The 1986-89 Integra uses a torsion bar type front suspension. A torsion bar differs from the more traditional coil spring in that instead of have a helical spiral to the spring element that compresses, the torsion bar is a straight element. The straight bar is anchored at one end and has a lower arm attached to the other. The lower arm is connected to the lower control arm and as the suspension moves up and down, the lower arm twists the torsion bar. In fact, a coil spring is nothing more than a torsion bar that has been twisted into a coil shape.
The upper portion of the suspension is located by a damper unit similar to a MacPherson strut, but minus the coil spring. The lower portion of the suspension is a sickle shaped control arm that the torsion bar lower arm attaches to. The stabilizer bar also attaches to the lower control arm. The lower control arm is also known as the radius arm.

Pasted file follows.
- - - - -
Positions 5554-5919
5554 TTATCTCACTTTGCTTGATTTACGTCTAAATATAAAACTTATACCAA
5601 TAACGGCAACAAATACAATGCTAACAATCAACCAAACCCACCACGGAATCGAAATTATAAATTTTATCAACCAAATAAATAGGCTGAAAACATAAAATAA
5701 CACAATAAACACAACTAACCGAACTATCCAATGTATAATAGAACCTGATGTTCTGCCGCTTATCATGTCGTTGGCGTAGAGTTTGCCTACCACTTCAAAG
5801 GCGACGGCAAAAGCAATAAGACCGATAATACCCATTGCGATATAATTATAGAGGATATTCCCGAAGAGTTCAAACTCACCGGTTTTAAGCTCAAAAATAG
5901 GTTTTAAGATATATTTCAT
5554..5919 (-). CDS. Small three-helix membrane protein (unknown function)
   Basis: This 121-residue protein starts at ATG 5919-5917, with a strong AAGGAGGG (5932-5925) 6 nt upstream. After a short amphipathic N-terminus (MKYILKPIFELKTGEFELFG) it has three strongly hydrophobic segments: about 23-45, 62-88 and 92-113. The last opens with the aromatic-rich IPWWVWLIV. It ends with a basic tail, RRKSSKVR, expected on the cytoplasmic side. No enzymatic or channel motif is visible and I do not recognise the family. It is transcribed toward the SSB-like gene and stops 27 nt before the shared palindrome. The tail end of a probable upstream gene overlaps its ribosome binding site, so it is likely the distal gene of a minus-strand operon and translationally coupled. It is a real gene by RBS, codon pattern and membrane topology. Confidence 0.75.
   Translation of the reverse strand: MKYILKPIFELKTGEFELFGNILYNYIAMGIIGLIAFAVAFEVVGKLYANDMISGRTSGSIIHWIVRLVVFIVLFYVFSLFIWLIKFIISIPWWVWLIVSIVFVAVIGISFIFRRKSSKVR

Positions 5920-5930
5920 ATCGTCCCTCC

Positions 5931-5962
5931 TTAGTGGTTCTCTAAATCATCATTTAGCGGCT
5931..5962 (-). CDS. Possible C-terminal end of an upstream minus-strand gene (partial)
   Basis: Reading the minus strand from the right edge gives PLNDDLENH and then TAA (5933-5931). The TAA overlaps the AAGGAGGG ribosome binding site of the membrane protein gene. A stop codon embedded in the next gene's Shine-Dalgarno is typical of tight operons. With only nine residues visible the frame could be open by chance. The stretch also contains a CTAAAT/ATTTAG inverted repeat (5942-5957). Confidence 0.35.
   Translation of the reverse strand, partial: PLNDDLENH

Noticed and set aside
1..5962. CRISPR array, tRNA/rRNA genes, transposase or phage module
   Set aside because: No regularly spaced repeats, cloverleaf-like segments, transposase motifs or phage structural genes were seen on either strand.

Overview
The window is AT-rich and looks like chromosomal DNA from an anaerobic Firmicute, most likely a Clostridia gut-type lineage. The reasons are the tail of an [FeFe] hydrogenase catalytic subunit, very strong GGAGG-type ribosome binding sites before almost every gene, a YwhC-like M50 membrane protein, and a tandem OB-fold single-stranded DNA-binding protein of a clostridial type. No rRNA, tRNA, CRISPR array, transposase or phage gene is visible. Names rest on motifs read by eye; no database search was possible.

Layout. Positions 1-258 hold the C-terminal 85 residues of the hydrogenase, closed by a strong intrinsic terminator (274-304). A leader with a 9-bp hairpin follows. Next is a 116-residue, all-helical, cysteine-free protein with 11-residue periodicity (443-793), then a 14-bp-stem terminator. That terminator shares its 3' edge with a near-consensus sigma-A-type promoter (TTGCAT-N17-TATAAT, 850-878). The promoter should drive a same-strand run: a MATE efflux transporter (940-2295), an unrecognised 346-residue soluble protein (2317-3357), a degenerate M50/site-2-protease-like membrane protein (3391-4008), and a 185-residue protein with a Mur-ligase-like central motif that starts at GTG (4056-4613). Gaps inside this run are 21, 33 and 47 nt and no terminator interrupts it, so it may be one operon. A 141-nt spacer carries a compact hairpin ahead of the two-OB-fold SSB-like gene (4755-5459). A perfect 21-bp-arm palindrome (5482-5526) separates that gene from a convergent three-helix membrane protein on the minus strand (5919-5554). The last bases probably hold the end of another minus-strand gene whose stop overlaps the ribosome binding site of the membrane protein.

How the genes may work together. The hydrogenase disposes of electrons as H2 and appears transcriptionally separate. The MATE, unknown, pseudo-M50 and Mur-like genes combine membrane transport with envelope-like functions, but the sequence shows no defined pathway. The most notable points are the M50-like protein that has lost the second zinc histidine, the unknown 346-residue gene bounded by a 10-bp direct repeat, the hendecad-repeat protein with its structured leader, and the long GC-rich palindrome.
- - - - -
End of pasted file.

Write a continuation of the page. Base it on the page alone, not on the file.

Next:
The Legend, Vigor and 1990-93 Integra use a sophisticated racing style suspension called a double wishbone. Lower and upper control arms shaped like wishbones support the steering knuckle. The steering knuckle holds the bearing and hub assembly. A standard spring seat shock with a split lower end to allow the drive axle to pass through is utilized along with a coil spring. Unlike a MacPherson strut, the shock and spring do not rotate with the steering input. The use of a double wishbone system allows for a reduced hood height for styling and aerodynamics, plus better control of the suspension geometry.